Thursday, March 20, 2014

Flying thru Social Learning Theory

My life-time flying experience is fairly limited: senior trip to Disney in high school,  a 1 once a year training trip to Ft. Lauderdale with my college swim team, a vacation to California 15 years ago when I first started teaching, another vacation 13 years ago to the Dominican Republic, an Edmodo-sponsored trip to Edmodocon last August, and now, a trip to CUE 2014 in California sponspored by Curriculet. Having always flown with someone else, most recently Liz Calderwood, I always followed the lead of others. This time there is no one with me, and I have to rely on all that I learned from LIz and figure out what to do based on what I see everyone else doing.  This is social learning in action.

I’m not a herd animal, but I am always watching what others do. I am fiercely independent (rather appropriate considering my birthday) and I rarely like being told what to do (just ask my husband), so this experience of flying on my own is an experience in social learning: I must follow the rules and protocols of the airline business or I will not reach my destination, and the only way to know the rules and protocols is to follow the leads of others.

Thinking about prestige-bias as an adult learning in a new environment, I was selective with who I modeled. As a professional adult on a business trip, I was not going to model my behavior after young children, but instead those who looked like they were also business travellers. As I boarded the shuttle bus from the parking lot to the terminal falling in behind the woman in front of me and watching her place her bags, I first realized what I was doing: I was observing her behavior and mimicking it.  After disembarking and entering the terminal, I used what I remembered from my last trip with Liz to locate a check-in kiosk and confirm my flight--recalling retained information.  Then as I stood in the security line, I craned my neck to observe the scanning procedures: what needs to be in the bin, where do my shoes go, what can stay in the bag.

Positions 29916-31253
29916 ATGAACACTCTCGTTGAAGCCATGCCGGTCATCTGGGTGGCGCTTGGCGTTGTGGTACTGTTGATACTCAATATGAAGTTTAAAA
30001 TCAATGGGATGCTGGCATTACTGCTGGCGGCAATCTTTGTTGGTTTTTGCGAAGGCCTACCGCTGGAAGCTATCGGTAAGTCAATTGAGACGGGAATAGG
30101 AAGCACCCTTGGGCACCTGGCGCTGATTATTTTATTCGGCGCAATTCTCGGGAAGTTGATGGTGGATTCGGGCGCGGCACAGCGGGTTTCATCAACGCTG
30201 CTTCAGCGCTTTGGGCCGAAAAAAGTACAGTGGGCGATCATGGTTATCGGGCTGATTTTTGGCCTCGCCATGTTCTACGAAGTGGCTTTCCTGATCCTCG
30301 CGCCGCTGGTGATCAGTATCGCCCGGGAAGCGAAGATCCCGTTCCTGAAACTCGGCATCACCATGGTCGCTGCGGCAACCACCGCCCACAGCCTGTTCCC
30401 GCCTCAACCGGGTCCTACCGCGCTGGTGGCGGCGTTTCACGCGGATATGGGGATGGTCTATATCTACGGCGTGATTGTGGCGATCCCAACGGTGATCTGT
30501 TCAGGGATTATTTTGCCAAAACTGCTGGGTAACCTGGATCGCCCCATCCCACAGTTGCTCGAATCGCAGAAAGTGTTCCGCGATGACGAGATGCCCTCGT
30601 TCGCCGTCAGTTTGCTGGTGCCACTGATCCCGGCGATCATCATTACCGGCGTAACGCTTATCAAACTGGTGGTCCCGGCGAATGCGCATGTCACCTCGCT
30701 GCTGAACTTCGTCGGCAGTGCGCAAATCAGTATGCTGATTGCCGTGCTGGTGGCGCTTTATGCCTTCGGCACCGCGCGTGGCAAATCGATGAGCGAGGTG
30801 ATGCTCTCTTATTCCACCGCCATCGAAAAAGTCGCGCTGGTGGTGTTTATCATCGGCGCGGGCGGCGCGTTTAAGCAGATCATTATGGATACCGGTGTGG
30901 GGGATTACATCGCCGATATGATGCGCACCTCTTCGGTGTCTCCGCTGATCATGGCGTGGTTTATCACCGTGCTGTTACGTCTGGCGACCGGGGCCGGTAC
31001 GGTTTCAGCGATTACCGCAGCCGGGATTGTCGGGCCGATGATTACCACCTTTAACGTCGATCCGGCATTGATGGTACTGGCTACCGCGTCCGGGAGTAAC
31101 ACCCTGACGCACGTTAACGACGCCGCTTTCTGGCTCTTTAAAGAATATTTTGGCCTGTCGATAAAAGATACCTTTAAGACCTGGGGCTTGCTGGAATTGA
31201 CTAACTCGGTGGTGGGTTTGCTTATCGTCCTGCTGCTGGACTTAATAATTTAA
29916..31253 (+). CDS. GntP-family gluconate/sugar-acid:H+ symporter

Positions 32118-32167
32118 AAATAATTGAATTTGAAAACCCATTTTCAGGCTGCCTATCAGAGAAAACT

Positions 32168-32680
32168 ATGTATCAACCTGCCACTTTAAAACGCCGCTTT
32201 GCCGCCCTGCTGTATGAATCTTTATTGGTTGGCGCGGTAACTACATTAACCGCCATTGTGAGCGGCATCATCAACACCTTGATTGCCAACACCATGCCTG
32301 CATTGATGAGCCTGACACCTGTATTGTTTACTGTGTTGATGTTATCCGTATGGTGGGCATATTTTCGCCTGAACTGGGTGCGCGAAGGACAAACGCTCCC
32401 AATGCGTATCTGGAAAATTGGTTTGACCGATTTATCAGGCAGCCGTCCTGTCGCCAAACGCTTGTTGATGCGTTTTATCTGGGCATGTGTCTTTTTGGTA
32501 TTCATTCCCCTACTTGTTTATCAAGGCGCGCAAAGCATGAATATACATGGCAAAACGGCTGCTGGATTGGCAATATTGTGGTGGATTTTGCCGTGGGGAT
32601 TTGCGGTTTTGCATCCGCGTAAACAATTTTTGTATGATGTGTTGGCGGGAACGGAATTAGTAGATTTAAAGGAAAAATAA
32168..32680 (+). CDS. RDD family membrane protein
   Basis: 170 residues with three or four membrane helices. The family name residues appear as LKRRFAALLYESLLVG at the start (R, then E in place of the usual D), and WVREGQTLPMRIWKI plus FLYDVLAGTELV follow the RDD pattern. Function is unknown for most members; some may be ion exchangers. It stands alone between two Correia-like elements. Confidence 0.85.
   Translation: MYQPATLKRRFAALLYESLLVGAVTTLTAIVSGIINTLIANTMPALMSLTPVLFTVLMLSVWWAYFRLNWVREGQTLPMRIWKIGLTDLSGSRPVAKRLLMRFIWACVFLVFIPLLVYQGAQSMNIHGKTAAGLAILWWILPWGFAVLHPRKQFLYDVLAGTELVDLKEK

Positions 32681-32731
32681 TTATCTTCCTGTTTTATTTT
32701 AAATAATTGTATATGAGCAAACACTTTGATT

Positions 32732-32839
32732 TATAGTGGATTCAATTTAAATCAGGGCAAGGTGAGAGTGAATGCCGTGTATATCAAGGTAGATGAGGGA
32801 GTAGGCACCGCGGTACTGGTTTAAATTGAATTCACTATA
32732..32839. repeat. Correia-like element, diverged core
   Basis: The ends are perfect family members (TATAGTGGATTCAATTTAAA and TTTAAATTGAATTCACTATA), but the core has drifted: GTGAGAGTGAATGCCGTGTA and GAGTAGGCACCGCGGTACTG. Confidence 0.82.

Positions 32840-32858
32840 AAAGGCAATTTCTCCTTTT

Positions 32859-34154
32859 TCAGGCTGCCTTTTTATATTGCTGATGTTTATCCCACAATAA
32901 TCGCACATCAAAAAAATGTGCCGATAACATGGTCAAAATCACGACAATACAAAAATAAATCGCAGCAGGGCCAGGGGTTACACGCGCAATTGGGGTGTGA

There is the stress of making sure I perform well-- while I can make some mistakes, if I don’t pass this “test,” I will not be able to continue on my journey--exactly aligning with the threshold guardians of the Hero’s Journey motif (not that I’m calling myself a hero-- oh no!). The Hero’s Journey motif is a journey of transformation and growth, and through the process of the journey the main character evolves. In my case, I’m evolving from an inexperienced traveller to a capable frequent flyer.

Speaking of social learning, I am documenting my trip for the folks back home-- my family and friends will know I’m safe by my myriad of Facebook posts and Tweets, and my students will feel my virtual  presence in the classroom as I share my travelogue on Edmodo. So not only am I demonstrating social learning, but I’m also letting others learn socially from me.

Sitting in the airport, I make the most of the free wifi
and stay in touch with my students on Edmodo.

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